For this challenge, you'll need to play Got It! Can you explain the strategy for winning this game with any target?

Try adding together the dates of all the days in one week. Now multiply the first date by 7 and add 21. Can you explain what happens?

This problem challenges you to find out how many odd numbers there are between pairs of numbers. Can you find a pair of numbers that has four odds between them?

Tom and Ben visited Numberland. Use the maps to work out the number of points each of their routes scores.

How many ways can you find to do up all four buttons on my coat? How about if I had five buttons? Six ...?

Investigate the sum of the numbers on the top and bottom faces of a line of three dice. What do you notice?

Only one side of a two-slice toaster is working. What is the quickest way to toast both sides of three slices of bread?

Frances and Rishi were given a bag of lollies. They shared them out evenly and had one left over. How many lollies could there have been in the bag?

In this problem we are looking at sets of parallel sticks that cross each other. What is the least number of crossings you can make? And the greatest?

Here are two kinds of spirals for you to explore. What do you notice?

An investigation that gives you the opportunity to make and justify predictions.

This activity involves rounding four-digit numbers to the nearest thousand.

What happens when you round these numbers to the nearest whole number?

Nim-7 game for an adult and child. Who will be the one to take the last counter?

Got It game for an adult and child. How can you play so that you know you will always win?

Find a route from the outside to the inside of this square, stepping on as many tiles as possible.

This task follows on from Build it Up and takes the ideas into three dimensions!

Can you find all the ways to get 15 at the top of this triangle of numbers?

Watch this video to see how to roll the dice. Now it's your turn! What do you notice about the dice numbers you have recorded?

This challenge encourages you to explore dividing a three-digit number by a single-digit number.

What happens when you round these three-digit numbers to the nearest 100?

Use two dice to generate two numbers with one decimal place. What happens when you round these numbers to the nearest whole number?

This challenge focuses on finding the sum and difference of pairs of two-digit numbers.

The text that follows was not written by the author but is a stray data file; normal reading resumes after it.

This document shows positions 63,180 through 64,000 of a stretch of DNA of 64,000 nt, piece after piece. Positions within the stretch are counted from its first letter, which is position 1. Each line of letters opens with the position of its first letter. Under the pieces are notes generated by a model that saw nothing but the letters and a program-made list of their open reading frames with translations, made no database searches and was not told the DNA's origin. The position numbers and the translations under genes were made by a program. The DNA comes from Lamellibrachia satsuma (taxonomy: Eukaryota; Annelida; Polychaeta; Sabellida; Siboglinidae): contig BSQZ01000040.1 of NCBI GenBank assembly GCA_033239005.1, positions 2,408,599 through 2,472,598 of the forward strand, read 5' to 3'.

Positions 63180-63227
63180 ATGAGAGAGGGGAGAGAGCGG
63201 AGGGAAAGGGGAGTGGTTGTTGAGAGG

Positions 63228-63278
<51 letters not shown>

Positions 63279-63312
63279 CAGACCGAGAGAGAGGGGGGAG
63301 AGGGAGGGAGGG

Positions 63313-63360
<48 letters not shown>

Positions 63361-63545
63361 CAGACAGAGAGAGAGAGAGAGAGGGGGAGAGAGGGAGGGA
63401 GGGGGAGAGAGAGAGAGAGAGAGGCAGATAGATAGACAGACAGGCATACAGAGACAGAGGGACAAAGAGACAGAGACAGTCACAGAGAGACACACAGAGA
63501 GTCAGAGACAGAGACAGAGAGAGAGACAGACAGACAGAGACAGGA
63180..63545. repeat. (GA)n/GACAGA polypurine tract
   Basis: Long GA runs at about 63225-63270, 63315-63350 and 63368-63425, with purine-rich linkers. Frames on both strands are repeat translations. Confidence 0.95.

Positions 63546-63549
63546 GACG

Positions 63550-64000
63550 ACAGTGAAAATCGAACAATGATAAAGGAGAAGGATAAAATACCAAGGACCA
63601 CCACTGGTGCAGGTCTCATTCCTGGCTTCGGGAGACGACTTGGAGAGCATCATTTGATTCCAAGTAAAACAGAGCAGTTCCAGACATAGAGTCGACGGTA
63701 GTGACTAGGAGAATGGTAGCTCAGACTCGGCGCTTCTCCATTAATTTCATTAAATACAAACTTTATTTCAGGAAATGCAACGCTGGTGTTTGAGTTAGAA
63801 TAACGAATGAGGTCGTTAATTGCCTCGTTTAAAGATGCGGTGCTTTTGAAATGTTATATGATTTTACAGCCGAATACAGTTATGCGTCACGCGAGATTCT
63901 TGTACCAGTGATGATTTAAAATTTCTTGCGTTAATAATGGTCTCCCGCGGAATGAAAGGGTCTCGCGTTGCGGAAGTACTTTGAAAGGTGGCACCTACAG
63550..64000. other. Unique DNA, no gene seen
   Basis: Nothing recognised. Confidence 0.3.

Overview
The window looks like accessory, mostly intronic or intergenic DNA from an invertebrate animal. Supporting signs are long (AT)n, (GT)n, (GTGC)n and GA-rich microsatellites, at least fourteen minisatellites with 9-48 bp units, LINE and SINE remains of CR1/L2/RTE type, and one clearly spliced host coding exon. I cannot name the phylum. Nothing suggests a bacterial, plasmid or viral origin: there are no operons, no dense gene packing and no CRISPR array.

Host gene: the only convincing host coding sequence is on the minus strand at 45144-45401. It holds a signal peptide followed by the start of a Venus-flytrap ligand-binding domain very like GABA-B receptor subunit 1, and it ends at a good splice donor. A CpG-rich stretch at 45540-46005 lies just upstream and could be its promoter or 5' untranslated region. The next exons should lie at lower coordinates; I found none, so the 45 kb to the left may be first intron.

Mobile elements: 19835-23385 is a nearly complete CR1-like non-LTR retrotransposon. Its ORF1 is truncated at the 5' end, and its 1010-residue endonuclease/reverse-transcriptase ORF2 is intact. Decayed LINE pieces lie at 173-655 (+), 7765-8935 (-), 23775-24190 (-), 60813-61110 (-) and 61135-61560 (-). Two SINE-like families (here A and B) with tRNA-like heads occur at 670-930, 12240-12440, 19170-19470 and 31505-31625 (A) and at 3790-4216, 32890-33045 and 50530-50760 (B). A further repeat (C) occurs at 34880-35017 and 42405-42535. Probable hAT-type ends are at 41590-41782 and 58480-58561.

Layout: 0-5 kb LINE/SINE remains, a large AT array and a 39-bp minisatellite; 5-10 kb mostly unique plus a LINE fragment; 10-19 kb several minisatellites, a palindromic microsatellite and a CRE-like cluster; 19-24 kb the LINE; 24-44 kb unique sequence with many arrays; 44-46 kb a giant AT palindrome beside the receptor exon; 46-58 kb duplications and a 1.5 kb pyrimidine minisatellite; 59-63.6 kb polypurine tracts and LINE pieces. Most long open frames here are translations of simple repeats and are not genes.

Find the sum and difference between a pair of two-digit numbers. Now find the sum and difference between the sum and difference! What happens?

A game for two people, or play online. Given a target number, say 23, and a range of numbers to choose from, say 1-4, players take it in turns to add to the running total to hit their target.

This challenge, written for the Young Mathematicians' Award, invites you to explore 'centred squares'.

In a Magic Square all the rows, columns and diagonals add to the 'Magic Constant'. How would you change the magic constant of this square?

Four bags contain a large number of 1s, 3s, 5s and 7s. Pick any ten numbers from the bags above so that their total is 37.

Put the numbers 1, 2, 3, 4, 5, 6 into the squares so that the numbers on each circle add up to the same amount. Can you find the rule for giving another set of six numbers?

The NRICH team are always looking for new ways to engage teachers and pupils in problem solving. Here we explain the thinking behind maths trails.

Ben and his mum are planting garlic. Use the interactivity to help you find out how many cloves of garlic they might have had.

What happens if you join every second point on this circle? How about every third point? Try with different steps and see if you can predict what will happen.

Can you dissect an equilateral triangle into 6 smaller ones? What number of smaller equilateral triangles is it NOT possible to dissect a larger equilateral triangle into?

We can arrange dots in a similar way to the 5 on a dice and they usually sit quite well into a rectangular shape. How many altogether in this 3 by 5? What happens for other sizes?

Benâ€™s class were cutting up number tracks. First they cut them into twos and added up the numbers on each piece. What patterns could they see?

Can you work out how to win this game of Nim? Does it matter if you go first or second?

Watch this film carefully. Can you find a general rule for explaining when the dot will be this same distance from the horizontal axis?

Compare the numbers of particular tiles in one or all of these three designs, inspired by the floor tiles of a church in Cambridge.

In this game for two players, the idea is to take it in turns to choose 1, 3, 5 or 7. The winner is the first to make the total 37.

Polygonal numbers are those that are arranged in shapes as they enlarge. Explore the polygonal numbers drawn here.

It starts quite simple but great opportunities for number discoveries and patterns!

Can you make dice stairs using the rules stated? How do you know you have all the possible stairs?

Take a counter and surround it by a ring of other counters that MUST touch two others. How many are needed?

This is a game for two players. Can you find out how to be the first to get to 12 o'clock?

Problem solving is at the heart of the NRICH site. All the problems give learners opportunities to learn, develop or use mathematical concepts and skills. Read here for more information.

Stop the Clock game for an adult and child. How can you make sure you always win this game?